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Spirited fun by a scholar of superstition, Spellbound presents a tale of magic certain to enlighten, amuse and occasionally horrify. Intricately bound up with the rise of civilizations, politics, religion, medicine, and culture-discover the historic events and ancient rituals behind magic.
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Adult/High School-This attractive, fact-filled volume offers a bracing and clear-headed approach to an often-confusing subject. A scholar of religious history, the author shows that science, religion, and magic "have always enjoyed a more complex relationship behind the scenes than their manifestos would suggest." Alexander's own perspective is unequivocally that of the scientist: there are few paranormal thrills here, but neither will readers find justification for religious dogma, and the treatment of myth isn't really aimed at the Joseph Campbell crowd, either. Yet teens can be entertained, challenged, and enlightened as the author demystifies many traditionally occult subjects, and they might be inspired to think more critically about contemporary beliefs. The book's brevity could disappoint, and certain conclusions irritate, some knowledgeable readers, but Alexander's broad cultural perspective and tolerant insight into human psychology inspire confidence and command respect. The subject covered in the most depth is witch-hunting, and these chapters serve as a powerful warning (both to potential finger-pointers and accused) of the appalling human cost of such campaigns. Abundant illustrations, from ancient times to Harry Potter, reflect a wide range of topics and relate cleverly to the text. With its solid content, stylish graphics, and eye-catching sidebars, Spellbound can be browsed casually or read cover to cover. Whatever attitudes they bring to the book, teens will find much good information and a trustworthy foundation for further study.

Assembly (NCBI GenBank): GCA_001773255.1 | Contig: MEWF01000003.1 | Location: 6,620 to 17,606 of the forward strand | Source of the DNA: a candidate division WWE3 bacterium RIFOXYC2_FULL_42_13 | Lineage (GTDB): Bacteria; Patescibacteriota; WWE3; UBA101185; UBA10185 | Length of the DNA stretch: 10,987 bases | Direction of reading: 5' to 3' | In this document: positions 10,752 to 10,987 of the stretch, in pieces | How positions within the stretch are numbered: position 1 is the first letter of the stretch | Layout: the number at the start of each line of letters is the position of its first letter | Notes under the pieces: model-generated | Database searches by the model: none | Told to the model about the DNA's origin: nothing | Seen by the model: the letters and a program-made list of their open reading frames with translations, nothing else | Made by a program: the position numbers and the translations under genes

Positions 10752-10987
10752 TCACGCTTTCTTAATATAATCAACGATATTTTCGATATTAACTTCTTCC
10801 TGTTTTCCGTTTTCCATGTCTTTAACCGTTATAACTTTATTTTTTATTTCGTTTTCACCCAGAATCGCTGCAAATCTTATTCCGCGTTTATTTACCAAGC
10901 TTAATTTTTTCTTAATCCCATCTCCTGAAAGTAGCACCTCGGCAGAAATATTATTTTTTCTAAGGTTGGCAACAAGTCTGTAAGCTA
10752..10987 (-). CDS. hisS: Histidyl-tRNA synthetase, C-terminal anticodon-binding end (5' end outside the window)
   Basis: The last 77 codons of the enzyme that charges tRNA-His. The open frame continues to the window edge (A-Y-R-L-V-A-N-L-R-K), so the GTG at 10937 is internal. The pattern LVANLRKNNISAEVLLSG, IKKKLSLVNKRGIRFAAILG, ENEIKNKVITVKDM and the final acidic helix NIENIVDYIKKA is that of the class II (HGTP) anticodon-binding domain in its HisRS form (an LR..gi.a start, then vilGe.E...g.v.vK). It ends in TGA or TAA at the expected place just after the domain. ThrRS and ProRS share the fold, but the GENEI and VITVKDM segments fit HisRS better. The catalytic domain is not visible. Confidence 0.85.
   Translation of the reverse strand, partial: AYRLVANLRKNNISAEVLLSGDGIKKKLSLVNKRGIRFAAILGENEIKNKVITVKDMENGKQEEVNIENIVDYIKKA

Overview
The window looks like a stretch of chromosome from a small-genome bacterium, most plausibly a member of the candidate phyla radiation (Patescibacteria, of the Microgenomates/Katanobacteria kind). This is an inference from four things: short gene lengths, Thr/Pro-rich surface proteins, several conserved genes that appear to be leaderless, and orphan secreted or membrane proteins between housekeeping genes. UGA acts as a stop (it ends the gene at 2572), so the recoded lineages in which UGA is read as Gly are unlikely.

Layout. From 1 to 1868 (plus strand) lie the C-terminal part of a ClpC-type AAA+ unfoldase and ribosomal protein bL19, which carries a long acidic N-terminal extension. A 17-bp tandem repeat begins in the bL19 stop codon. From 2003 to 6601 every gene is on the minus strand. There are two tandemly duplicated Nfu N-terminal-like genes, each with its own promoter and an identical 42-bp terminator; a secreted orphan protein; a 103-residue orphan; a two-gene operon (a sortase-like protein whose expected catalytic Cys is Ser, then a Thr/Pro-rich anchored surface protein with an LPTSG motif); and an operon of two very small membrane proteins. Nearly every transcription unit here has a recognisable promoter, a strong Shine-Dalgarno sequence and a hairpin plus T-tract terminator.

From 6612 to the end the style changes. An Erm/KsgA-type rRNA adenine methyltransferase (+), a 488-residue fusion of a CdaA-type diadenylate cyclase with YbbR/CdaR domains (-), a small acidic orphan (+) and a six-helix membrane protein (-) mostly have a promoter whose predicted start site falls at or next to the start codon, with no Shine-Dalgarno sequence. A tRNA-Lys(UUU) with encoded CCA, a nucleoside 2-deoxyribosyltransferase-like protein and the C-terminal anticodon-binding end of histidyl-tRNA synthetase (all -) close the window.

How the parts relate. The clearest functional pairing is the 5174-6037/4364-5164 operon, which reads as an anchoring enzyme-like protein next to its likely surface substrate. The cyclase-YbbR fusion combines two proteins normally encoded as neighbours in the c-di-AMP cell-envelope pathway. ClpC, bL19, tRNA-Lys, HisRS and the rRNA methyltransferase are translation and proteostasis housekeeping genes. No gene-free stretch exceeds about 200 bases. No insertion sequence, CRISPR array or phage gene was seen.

Christine C. Menefee, Fairfax County Public Library, VA
Copyright 2003 Reed Business Information, Inc.
Alexander, who has a Ph.D. in medieval history, here offers a popular introduction to the history of magic and its intricate connections to the rise of civilization. He covers the origins of magic in the ancient Middle East and Egypt, classical approaches in Greece and Rome, the Christian encounter with magic, medieval concerns about the magical gifts of nonconformists, the famous 15th-century witch hunter's text Malleus Maleficarum (The Hammer of Witches), and the modern persistence of magical beliefs. Much of the book is dedicated to the development of popular notions about witchcraft. Alexander concludes that though moderns may yearn for a world of magic, it has always been an illusion that springs from human hopes and fears. The book contains many illustrations and photographs, including some from such films as Harry Potter and the Sorcerer's Stone and Jason and the Argonauts. Libraries should already have reference works on the subject by Richard Cavendish, such as Encyclopedia of the Unexplained and A History of Magic, as well as works on Houdini and by the skeptic James Randi. This useful, accessible overview is recommended for public libraries. William P. Collins, Library of Congress
Copyright 2002 Cahners Business Information, Inc.
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Book Description GRANGE BOOKS, 2002. Condition: New. book. Seller Inventory # M1840135212